Food Away from Home Consumption and Obesity: Is ‘Average Consumer’ a Myth or Reality?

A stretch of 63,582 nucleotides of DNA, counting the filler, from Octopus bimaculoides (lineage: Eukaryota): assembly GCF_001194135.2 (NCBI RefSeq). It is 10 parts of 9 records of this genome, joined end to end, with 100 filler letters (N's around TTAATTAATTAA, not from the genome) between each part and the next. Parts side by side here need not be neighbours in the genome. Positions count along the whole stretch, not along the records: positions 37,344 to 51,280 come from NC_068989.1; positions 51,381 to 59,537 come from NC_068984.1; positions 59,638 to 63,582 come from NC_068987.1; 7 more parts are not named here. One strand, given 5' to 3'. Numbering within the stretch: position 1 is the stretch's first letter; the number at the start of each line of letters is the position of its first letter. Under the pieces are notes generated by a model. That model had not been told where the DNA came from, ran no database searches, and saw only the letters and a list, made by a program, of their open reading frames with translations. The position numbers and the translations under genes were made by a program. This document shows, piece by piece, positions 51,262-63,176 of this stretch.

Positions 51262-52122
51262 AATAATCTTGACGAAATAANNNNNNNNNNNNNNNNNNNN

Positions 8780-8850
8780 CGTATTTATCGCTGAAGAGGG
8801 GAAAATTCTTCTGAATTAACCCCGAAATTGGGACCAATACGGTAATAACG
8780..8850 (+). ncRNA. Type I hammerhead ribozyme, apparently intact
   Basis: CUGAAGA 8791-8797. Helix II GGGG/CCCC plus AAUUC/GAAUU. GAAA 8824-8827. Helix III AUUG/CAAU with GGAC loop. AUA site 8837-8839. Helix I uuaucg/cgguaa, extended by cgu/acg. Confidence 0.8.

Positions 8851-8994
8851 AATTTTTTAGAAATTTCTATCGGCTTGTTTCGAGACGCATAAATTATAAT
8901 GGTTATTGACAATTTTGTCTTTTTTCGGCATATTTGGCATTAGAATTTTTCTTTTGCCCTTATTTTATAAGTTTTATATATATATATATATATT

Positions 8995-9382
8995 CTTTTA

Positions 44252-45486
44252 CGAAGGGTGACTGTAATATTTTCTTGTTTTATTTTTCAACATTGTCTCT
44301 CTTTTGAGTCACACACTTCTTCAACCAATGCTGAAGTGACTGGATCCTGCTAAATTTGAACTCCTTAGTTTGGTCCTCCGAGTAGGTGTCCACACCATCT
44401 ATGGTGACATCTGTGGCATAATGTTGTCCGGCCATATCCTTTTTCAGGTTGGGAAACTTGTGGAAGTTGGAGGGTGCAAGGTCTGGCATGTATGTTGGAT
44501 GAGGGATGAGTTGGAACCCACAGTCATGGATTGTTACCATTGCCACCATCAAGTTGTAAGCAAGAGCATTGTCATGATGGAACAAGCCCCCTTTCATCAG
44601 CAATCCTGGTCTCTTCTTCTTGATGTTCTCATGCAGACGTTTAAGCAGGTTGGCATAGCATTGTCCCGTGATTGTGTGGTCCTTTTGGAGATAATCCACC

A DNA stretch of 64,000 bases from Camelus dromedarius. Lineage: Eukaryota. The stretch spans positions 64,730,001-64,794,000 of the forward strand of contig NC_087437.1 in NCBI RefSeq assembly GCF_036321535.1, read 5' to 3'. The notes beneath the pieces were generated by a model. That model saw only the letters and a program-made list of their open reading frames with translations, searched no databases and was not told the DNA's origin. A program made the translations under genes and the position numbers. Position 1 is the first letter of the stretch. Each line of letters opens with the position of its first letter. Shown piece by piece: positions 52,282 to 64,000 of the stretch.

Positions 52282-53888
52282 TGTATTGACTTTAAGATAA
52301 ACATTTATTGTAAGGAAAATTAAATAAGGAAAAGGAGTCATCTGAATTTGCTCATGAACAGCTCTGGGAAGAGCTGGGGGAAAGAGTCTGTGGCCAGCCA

The epidemic proportions of overweight and obesity prevalence have made it not only a public health threat, but also an economic problem. The high caloric density and increased consumption of food-away-from-home endorse the possibility of significant effects of it on obesity. The objective of this study is to model meals consumed away from home consumption by accounting for consumer heterogeneity in making food consumption decisions. We use random coefficient modeling to estimate a negative binomial model to reveal consumer heterogeneity effects on food away from home. The results reveal significant associations between BMI_Status categories and food consumption both at home, but no significant associations with food away from home. We also established positive significant effects of caloric intake on meal consumption both at and away from home, with the latter being significantly larger than the former. The effects of the nutrient intake on meal consumption both at home and away from home have almost identical magnitude but opposite signs. The results of this research have significant policy implications as information on demographic profiles of people with overabundant but nutritionally poor food consumption habits would help to create more efficient and well targeted policy choices.
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